In preaching, don’t underestimate the impact of a humble object lesson or lowly flip-chart.

I was attending a conference at a large church—actually, it felt mammoth. The church boasted all the high-tech video and lighting you would expect. But one of the most powerful sessions was the simplest: a pastor, standing next to a blank easel, holding a black Magic Marker.

During his talk, he drew on the easel. That’s all. Yet it kept thousands enthralled.

I asked myself, Why are a white flip-chart and a black Magic Marker so powerful?

Reason One, I concluded: it was live.

The pastor could instantly draw, or change that drawing, or add to it in response to questions from the audience or his own inner muse. It felt like improv.

In comparison, the video roll-ins and PowerPoint decks had to be developed ahead of time. Though brilliant, they felt, well, canned.

Reason Two: The low-tech warmed the tone.

When the pastor drew with Magic Marker, it felt like he was a coach, giving a pep talk in the locker room, drawing X’s and O’s upon the chalkboard–rather than like a salesman trying to sell something. Compared to video and PowerPoint, the lowly easel and marker felt more intimate, less staged.

I’m not arguing against high-tech, but what may complement a sermon most is the lowly flip-chart or the humble object lesson.

Shortly after that conference, I was teaching on true friendship, drawing on the committed friendship of David and Jonathan.

My message had two points. Inspired by what I’d seen at the conference, when I got to Point 1, I wrote on a large poster board that true friendship means: I will defer to you in your areas of strength.

Then I turned the board over and wrote Point 2, that true friendship means, I will defend you in your areas of weakness.

I could have just said that. I could have put it on a PowerPoint slide. But I felt energy in the room when I used the poster board. People were wondering what I was going to write. When I flipped it over to write Point 2, they got a sense that there’s a flip-side to friendship: strength/weakness; defer/defend. It felt like two sides of one coin.

Here’s what I’ve learned in my experimenting with low-tech sermon visuals.

3 Lessons for Using Low-Tech Sermon Visuals

1. Be Strategic.

Any visual in a sermon must be strategic.

I want listeners to remember what Haddon Robinson called the big idea–the core concept of the text. I don’t want to illustrate a secondary point in the message, because whatever I illustrate will especially engage the listener.

One Easter, for example, I preached from 2 Corinthians 5:1, in which Paul says that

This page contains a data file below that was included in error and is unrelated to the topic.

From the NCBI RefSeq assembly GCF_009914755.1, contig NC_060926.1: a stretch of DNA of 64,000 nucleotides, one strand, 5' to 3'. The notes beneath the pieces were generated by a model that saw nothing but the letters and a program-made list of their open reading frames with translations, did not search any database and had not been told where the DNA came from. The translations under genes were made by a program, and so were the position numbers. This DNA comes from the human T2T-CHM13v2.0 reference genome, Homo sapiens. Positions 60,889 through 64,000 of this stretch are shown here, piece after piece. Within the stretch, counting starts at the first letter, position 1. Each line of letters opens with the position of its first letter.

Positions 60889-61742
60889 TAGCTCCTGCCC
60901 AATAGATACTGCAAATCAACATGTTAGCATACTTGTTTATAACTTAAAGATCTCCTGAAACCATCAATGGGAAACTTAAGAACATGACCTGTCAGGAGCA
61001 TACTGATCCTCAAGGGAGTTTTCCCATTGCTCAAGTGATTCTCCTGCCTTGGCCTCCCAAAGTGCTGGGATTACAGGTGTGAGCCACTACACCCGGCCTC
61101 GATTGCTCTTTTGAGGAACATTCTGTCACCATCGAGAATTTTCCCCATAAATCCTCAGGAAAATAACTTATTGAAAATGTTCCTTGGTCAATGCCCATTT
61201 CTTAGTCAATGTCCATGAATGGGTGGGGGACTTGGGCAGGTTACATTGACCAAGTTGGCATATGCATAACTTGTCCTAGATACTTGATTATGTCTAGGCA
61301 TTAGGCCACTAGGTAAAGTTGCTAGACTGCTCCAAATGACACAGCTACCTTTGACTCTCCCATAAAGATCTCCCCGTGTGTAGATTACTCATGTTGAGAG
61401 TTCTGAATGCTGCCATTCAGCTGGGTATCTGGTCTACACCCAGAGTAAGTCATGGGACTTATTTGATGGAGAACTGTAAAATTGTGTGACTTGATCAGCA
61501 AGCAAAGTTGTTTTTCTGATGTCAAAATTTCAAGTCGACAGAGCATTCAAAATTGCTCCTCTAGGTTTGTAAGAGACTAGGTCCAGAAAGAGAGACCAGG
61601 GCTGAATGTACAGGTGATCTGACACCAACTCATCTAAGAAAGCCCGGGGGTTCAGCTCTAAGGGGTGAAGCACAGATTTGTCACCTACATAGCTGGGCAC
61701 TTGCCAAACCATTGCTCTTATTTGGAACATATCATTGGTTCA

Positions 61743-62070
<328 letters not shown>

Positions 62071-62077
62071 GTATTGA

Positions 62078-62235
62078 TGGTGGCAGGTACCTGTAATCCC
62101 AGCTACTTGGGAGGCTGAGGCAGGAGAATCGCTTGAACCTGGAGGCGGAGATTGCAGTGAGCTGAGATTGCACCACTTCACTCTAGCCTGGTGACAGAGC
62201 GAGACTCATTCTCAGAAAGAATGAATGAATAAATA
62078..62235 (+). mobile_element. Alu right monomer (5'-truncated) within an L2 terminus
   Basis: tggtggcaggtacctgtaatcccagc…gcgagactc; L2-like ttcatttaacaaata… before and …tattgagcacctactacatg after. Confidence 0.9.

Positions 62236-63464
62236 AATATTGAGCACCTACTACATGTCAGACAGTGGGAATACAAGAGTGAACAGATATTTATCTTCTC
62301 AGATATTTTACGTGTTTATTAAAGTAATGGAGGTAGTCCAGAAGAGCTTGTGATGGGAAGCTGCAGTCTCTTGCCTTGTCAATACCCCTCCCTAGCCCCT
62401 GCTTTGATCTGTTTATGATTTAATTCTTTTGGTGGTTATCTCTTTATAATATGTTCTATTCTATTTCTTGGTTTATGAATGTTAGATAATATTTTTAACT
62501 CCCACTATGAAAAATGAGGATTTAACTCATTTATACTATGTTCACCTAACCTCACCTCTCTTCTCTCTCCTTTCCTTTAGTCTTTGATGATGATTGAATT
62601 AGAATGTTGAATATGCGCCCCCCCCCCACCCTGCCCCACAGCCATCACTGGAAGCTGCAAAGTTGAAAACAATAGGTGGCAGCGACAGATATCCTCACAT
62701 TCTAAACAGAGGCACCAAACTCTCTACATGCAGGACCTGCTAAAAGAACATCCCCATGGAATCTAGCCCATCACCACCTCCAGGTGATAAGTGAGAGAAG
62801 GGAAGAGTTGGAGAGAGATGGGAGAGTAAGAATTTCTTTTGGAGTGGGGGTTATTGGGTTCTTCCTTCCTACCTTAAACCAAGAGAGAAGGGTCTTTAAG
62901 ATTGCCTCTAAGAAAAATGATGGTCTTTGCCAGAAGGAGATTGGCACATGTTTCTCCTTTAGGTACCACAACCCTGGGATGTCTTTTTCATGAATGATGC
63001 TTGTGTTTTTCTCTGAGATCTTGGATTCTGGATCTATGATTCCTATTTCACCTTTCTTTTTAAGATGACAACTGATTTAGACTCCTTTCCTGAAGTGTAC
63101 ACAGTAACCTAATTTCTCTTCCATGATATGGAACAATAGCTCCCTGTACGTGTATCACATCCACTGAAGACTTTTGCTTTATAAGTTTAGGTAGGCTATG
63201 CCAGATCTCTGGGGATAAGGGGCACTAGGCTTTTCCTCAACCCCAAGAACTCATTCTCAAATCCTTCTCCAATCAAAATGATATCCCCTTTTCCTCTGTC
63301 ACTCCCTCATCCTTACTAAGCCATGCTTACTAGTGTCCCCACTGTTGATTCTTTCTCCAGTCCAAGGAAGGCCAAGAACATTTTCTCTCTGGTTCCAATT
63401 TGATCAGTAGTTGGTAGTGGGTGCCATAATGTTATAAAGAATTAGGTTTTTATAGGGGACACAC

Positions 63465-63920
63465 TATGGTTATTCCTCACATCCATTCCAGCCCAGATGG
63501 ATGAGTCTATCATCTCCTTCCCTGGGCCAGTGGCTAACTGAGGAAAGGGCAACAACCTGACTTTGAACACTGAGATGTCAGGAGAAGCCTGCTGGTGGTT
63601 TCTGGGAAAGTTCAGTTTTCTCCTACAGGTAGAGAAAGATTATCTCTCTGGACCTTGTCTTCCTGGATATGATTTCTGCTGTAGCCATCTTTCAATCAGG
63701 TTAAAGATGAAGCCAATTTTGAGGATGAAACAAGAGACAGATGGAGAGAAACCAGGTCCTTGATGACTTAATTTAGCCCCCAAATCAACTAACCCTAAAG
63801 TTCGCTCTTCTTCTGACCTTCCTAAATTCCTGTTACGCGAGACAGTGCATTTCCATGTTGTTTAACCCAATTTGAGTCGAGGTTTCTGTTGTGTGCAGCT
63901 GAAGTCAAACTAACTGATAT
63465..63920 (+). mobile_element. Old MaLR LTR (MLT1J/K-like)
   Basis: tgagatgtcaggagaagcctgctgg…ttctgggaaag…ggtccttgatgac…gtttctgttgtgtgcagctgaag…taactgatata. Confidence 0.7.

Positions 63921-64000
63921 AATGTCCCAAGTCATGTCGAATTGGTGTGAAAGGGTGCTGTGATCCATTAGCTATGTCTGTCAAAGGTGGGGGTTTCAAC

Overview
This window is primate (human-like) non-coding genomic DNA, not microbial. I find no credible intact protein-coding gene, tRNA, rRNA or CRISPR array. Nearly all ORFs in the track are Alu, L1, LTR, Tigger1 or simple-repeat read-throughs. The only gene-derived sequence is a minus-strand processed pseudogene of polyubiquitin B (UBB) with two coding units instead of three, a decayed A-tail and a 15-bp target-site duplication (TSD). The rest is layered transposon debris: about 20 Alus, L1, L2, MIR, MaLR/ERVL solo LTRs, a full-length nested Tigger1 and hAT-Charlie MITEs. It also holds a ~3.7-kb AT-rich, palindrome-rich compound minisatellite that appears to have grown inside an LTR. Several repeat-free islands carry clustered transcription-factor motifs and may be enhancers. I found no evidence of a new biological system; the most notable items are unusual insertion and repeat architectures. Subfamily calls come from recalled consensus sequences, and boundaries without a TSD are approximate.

when this earthly tent we live in is taken down–when we die and leave these bodies–we will have a home in heaven, an eternal body made for us by God.

What is the central image of this text?

Paul’s metaphor that our current physical body is like a tent, but our eternal resurrection body is going to be like a home. He’s contrasting the flimsiness of a tent with the permanence and beauty of a home.

So, I brought in a large tarp that could be used as a tent, and a brick. I said, “Someday, we’re going to die” and took the tarp, folded it up, and set it to the side.

Then I said, “But then God is going to give us a resurrection body that is so much more beautiful and lasting and solid that it’s like moving from a tent into a home.” And I held up the brick. It wasn’t flashy, but it focused people on the central metaphor.

2. Keep it Simple.

The best sermon visuals are not elaborate. They give immediate understanding, without labor to explain.

I preached once from Matthew 12, in which Matthew says that Jesus fulfills the ancient prophecy of Isaiah that “a bruised reed he will not break.”

We don’t live in an agrarian society and see reeds growing along the water. So, the day before the sermon, I went to the drainage ditch near Interstate 355, and I clambered down to the marshy area where the water runs off the highway. I picked stalks of grass that stood over four feet tall.

I brought one into the pulpit. When I got to that part of the sermon, I held up the stalk; it swayed in my hand. “In Bible times,” I explained, “calling someone a reed was like calling them a weakling or a wimp, and that’s why Jesus asked the crowds, When you went out to see John the Baptist, what did you expect to see? A reed swaying in the wind? John was not like that.”